50th High School Reunion Reflections

50th High School Reunion Reflections

Marion D. Aldridge

Too many memories, not enough time. Even when your reunion planners schedule two events, there are still not enough hours. You can have quality conversation with three or four friends, but for everyone else, you give and get a handshake, a hug, and a “How are you doing?” Two minutes at most. It’s frustrating.

Rites of passage are usually for the young—Junior-Senior Prom, High School Graduation, even getting your driver’s license. But a 50th high school class reunion is a milestone like no other. Not all your friends made it this far.   Our class had 222 boys and girls walk out of Augusta’s Bell Auditorium after our graduation in 1965. We know of 41 deaths. Those of us who attended felt fortunate to be present.

Re-union. A powerful word, especially after fifty years.

Some people joined us for this reunion we haven’t seen in five decades. This was a Big One. Golden. Everyone has a different high school adventure. I talked to someone this morning who had 900 in his big city graduating class, and to another person yesterday with a small town senior class of only 50 students.

We all had different high school experiences. Some people focused on academics. Others on sports. Some were shy and others of us talked too much! None of that mattered much at this gathering. It was simply good to be together. I hope everyone else enjoyed the reunion weekend as much as I did.

“My heart is bound by memory’s chain

Within each room and hall,

Of my noble Alma Mater,

The fairest school of all.”

North Augusta High School Alma Mater

Categories: Football, South Carolina | Tags: , , , , | 1 Comment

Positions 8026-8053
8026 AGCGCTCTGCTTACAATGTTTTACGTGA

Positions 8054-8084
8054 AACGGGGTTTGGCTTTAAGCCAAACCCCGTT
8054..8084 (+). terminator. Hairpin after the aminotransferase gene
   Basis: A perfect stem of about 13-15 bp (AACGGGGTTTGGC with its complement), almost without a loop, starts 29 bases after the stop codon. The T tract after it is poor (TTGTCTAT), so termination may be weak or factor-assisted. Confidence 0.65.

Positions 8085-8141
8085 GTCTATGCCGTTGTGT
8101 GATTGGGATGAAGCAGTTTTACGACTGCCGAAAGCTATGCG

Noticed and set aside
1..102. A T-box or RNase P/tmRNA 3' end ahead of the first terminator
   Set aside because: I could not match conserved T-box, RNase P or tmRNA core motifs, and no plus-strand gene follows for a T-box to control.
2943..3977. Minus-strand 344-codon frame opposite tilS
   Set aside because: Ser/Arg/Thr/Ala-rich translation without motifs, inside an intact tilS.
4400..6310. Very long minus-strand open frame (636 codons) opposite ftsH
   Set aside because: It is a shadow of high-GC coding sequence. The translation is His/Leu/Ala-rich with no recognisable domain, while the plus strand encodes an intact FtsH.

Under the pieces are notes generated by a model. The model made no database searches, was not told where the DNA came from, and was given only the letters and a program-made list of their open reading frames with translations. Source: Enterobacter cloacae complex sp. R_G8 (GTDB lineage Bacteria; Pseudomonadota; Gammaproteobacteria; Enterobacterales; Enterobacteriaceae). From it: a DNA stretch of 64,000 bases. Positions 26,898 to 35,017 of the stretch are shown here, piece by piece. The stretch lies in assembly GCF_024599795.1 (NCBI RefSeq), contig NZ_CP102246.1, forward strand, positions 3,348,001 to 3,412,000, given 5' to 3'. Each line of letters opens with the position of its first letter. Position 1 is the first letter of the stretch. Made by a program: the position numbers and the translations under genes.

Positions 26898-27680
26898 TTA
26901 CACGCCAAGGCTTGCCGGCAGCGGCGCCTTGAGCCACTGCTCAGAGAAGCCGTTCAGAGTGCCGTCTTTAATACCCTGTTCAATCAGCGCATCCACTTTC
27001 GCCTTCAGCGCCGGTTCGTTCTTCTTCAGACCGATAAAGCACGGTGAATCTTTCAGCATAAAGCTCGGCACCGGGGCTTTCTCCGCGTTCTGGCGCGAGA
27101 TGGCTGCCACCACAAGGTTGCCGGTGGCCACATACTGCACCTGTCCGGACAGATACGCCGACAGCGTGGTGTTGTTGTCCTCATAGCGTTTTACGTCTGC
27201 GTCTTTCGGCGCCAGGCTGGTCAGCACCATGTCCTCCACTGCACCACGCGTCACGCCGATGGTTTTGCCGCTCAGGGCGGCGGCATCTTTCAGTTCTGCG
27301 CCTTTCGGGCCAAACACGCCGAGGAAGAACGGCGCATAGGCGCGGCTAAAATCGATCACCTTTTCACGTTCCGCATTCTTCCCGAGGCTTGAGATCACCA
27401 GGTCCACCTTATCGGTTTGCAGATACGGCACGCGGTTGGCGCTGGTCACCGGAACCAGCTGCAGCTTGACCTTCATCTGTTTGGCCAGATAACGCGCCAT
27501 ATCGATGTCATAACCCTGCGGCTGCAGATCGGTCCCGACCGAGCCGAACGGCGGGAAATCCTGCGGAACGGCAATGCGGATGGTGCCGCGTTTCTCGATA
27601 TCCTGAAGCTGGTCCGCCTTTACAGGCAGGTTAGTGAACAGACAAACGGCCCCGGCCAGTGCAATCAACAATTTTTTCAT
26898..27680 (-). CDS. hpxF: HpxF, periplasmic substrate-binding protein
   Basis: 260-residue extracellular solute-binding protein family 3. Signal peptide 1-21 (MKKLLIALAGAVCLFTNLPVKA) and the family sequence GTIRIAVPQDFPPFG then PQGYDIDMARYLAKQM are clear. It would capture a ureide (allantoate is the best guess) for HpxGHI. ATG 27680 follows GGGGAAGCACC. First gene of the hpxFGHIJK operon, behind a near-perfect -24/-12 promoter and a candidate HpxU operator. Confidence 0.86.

50th High School Reunion Prayer

North Augusta (South Carolina) High School 50th Reunion

Prayer by Marion Aldridge

May 23, 2015

Creator God,

Sustaining us always,

We give thanks for the gift of life,

for friends, teachers, coaches, family and all who have influenced us in our pilgrimage.

Also, we grieve for the loss of our classmates who have died too soon, dear friends, treasured relationships. We pause to remember them.

SILENCE

We trust your care for them and for us, now and forever.

Thank you for memories from our high school years, for the education we received in the classroom and in other places and in other ways: basketball courts and Teen Town.

We remember the words of Alma Mater: “Twas there the teachers lent their aid to guide our climbing steps, and taught us how to drink the cup of knowledge to its depths.”

A chapter of our lives ended when we graduated. Other chapters began. We are aware of your grace every step of the way.

Tonight, on this occasion of our fiftieth high school reunion, we thank you for the opportunity to renew old friendships.

We also thank you for those who have worked hard to make this reunion a success. Keep us safe until we gather again. Amen

Categories: Faith/Spirituality, South Carolina | Tags: , , , , , | 2 Comments

Reading for Adults

“People who have read only one book can be quite dangerous.” Molly Ivins (who illustrated her point with mass murderer Timothy McVeigh—he apparently only read Ayn Rand)

Reading has always been an important part of my life. Dad was a reader. When we went to a used bookstore together, he would buy me something: Robin Hood or Treasure Island, something age appropriate.

Schoolteachers had us read Charles Dickens, Jack London, Ernest Hemingway and Jane Austen. Trying to improve us, high school teachers also assigned The Odyssey and Julius Caesar.